Yesterday, we celebrated the release of Blake Charlton’s Spellbound by releasing Chapter Three. Today, we’re back with Chapter Four!
With Deirdre in her arms, Francesca charged up the eastern stairs. Her ability to speak had returned, but orange spots still swam in her blurry vision.
As she climbed another flight of steps, Francesca allowed herself to feel burning fear and confusion. Then she forced herself to relax. It was time to fall back on the oldest of physicians’ tricks: when inner composure was unattainable, its semblance must be worn like an actor’s costume and cosmetics.
“You know, my lady,” Francesca said as coolly as she could between breaths, “you might have found a way to improve medical training by making me run you up to the roof.”
Deirdre frowned. “How’s that?”
“When most clerics blunder, all they have to do is attend a funeral.”
Deirdre grunted. “But if we made physicians carry their mistakes up six flights?”
“We’d enter a golden age of near immortality. Only the very skinny would be allowed to die.”
The avatar sniffed with amusement. “Magistra, are you implying I’m fat?”
“A tiny little thing like you? Never. I could fit two of you in my belt purse.” Francesca repositioned her grip around the other woman as she turned up another flight.
“So now you are implying I’m short?”
“No, my lady, I wouldn’t dare offend an avatar.”
“Magistra, you’re an overly bold woman who’s mocking a superior to make light of a grave situation. If we weren’t fleeing a fate worse than death, I might become very fond of you.”
“I might become very fond of you too, my lady, especially if you weren’t so short and fat.”
Deirdre laughed. “I almost feel bad for dragging you into this mess.”
“And what mess would that be, exactly?”
Before Deirdre could answer, the stairwell began to reverberate with wailing; then came the distant sound of someone running up stairs. Deirdre’s expression hardened. “Hear those footsteps? That’s one of the beast’s devotees. If he catches up to us, you’ll have to kill him.”
“Kill? I can’t; I am a cleric.”
“You’ll have to kill him before he kills us,” Deirdre hissed. “Or at least stun him. In fact, start writing a stunning spell now.”
Francesca’s affected composure began to crack. She tried to pump her legs faster while composing a netlike stunning spell in her arms.
Deirdre became quiet as the pursuer’s footsteps grew louder. Francesca reminded herself that she’d trained most of her life to write spells in life-or-death situations… the problem was, this time the life or death in question wasn’t her patient’s; it was her own.
“I finished the stunning spell,” Francesca said as they topped the next flight.
Deirdre nodded. “Hopefully we can outrun him. But keep it ready.”
Francesca’s thighs ached. “Why are we headed to the roof?” she asked. “I don’t know the hierophantic language. I can’t use the kites.”
“The beast chasing us, he came here faster than I thought possible. I’ve placed agents on the street, but now they’ll be aphasic or made into his devotees. Until I know the beast’s true name, I dare not chance an encounter with him. And we can’t let the demon know I took that anklet off of you. So it’s on to my contingency plan: find the new air warden. I know he’s aloft now. From what I’ve learned, he’s our only chance.”
Francesca charged up the last few steps and burst into daylight.
A break in the rainy-season clouds revealed the wide, brilliantly blue Spirish sky. A gust of frigid wind nearly snatched the red cleric’s stole from her shoulders.
The infirmary’s roof was built of tawny sandstone. It supported five twenty-foot-tall minarets. More impressively, up from the chamber at each minaret’s crown arched thick chains that climbed nearly two hundred feet before ending in the massive lofting kites.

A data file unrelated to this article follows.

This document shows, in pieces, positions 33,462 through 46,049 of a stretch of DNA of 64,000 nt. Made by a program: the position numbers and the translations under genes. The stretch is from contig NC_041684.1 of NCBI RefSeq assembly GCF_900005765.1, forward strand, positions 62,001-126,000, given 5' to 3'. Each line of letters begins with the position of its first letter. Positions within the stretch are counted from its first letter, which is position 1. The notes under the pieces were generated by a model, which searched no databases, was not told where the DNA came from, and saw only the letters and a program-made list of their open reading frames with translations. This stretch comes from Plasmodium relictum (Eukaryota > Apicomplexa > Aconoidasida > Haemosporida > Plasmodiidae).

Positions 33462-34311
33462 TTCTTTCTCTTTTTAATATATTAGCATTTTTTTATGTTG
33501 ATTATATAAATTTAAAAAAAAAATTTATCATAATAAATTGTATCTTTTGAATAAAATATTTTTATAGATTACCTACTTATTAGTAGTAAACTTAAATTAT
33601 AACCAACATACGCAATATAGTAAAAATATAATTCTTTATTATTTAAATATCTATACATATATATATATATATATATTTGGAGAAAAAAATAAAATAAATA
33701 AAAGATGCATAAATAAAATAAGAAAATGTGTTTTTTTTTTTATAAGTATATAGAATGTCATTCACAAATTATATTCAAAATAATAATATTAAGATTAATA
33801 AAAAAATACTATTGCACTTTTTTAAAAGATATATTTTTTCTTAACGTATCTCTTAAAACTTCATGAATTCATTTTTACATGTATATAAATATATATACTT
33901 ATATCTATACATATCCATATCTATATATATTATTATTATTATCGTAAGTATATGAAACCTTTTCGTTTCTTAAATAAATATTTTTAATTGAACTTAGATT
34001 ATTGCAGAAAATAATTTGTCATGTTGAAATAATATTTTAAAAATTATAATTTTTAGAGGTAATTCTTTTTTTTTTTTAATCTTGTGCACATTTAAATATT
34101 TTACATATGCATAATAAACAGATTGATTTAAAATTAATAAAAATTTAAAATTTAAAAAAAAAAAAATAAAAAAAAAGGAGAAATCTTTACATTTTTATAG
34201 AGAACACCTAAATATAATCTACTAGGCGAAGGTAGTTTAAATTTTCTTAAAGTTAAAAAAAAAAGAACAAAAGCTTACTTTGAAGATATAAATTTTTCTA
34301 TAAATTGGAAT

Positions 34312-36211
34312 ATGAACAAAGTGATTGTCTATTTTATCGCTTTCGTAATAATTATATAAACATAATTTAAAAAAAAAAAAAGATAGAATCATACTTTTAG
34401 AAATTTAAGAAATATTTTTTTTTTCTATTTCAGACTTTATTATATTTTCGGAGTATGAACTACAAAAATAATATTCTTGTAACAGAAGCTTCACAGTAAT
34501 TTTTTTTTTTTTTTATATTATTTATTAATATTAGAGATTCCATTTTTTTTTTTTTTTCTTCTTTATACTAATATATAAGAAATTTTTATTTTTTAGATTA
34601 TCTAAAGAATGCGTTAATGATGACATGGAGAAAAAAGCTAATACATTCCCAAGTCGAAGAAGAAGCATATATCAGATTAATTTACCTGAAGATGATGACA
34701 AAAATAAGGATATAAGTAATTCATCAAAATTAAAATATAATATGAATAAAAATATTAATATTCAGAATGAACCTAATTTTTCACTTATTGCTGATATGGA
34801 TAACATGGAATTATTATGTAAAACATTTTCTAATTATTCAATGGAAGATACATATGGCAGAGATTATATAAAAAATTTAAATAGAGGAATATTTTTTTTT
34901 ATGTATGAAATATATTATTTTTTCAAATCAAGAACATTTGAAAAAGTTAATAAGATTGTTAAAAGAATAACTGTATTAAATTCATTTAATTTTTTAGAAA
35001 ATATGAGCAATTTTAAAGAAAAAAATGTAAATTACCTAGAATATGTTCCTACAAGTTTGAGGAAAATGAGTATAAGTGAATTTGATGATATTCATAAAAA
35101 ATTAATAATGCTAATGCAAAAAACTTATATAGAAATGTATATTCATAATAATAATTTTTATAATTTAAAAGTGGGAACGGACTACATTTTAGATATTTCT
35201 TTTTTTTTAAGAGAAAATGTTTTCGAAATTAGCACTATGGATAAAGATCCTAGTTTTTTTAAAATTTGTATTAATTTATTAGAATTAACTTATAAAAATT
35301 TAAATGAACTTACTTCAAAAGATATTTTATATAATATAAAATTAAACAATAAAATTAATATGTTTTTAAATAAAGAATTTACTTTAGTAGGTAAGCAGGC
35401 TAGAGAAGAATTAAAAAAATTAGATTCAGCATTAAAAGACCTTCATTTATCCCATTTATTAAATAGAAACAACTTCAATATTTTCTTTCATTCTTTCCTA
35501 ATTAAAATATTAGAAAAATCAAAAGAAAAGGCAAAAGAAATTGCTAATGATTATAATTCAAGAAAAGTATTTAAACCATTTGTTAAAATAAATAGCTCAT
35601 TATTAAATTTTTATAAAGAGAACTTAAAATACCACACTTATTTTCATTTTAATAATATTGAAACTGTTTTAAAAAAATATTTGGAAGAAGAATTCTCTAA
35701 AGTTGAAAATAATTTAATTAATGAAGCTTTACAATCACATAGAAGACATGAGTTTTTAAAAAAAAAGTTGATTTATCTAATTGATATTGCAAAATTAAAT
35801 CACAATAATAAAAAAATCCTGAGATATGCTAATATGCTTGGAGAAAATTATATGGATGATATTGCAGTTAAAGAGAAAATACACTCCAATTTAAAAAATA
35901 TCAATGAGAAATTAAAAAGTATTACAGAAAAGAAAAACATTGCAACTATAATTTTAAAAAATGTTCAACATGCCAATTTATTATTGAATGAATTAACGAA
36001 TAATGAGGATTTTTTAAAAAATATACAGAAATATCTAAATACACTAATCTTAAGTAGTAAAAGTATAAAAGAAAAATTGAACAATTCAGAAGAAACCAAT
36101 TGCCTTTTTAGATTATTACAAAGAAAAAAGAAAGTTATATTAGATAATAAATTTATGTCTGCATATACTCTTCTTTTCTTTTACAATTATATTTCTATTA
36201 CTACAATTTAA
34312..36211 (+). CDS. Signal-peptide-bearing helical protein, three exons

Deirdre pointed at the centermost minaret. “The warden’s kite will be closest to that one.”
Francesca set off. “The orange flashes are gone from my vision now.”
Deirdre nodded. “We’re farther from the other slave. The closer he comes, the worse your aphasia and vision will become.”
“Lovely,” Francesca grumbled while ducking into the minaret’s base. She discovered a hollow space with a metal ladder.
“Put me down,” Deirdre ordered. “I’m feeling stronger.”
The avatar teetered on her feet, but once she reached the ladder, she easily climbed onto its thick rungs.
“What is this other demonic slave who is chasing us?” Francesca asked as she grabbed the ladder.
“I can’t entirely tell you,” Deirdre replied as she continued to climb. “It’s impossible to think about what he truly is unless you have a special spell cast around your mind.”
“You’re talking about quaternary cognition, about thinking through a magical text?”
“I believe so. There are stories about the other slave. The city people call him the Savanna Walker.”
Francesca thought she misheard. “What?”
“The Savanna Walker—you know, the creature that drives men mad in the Deep Savanna.”
“But that’s an old wives’ tale!”
“Oh, dear,” she said with obvious enjoyment, “it seems old wives know something our learned cleric doesn’t.”
Francesca muttered, “Then you should’ve gone to an old wife with your bloody cursed lungs and bloody monster chasing—” She stopped as the rung in her hand vibrated.
Deirdre swore and began climbing faster. “The Walker’s closing in.”
Francesca focused on putting one hand above the other and keeping her boots from slipping.
They reached an octagonal room at the minaret’s crown. Eight broad windows opened onto upsloping ramps that blocked everything but the sky. Folded lofting kites sat before all but two windows. From both empty spaces, thick chains rose into the sky. The place echoed with the clicking and chirping of iron chain links.
Deirdre hurried to one of the bundled kites while Francesca panted. Suddenly a man’s wailing voice sounded from farther down the minaret. Deirdre turned around. “It’s the beast’s devotee.”
Francesca peered down the shaft and saw a dark figure climbing the ladder. He let out a ragged scream and started climbing faster. Something was in his hand. A knife?
“Get back,” Deirdre ordered. “As soon as his head appears, hit it with your stunning spell.”
Francesca stepped away from the shaft. Her heart racing, she examined the golden sentences in her forearm and then looked up. Deirdre had found a length of iron chain and had assumed a fighting stance.
The man’s screams intensified. Deirdre spoke loudly, evenly. “The Savanna Walker creates his devotees by spellbinding and destroying much of their minds. The poor soul in the shaft is already as good as dead. Once the Savanna Walker finishes an attack, he does something to his devotees, swallows them into his body or devours them or—”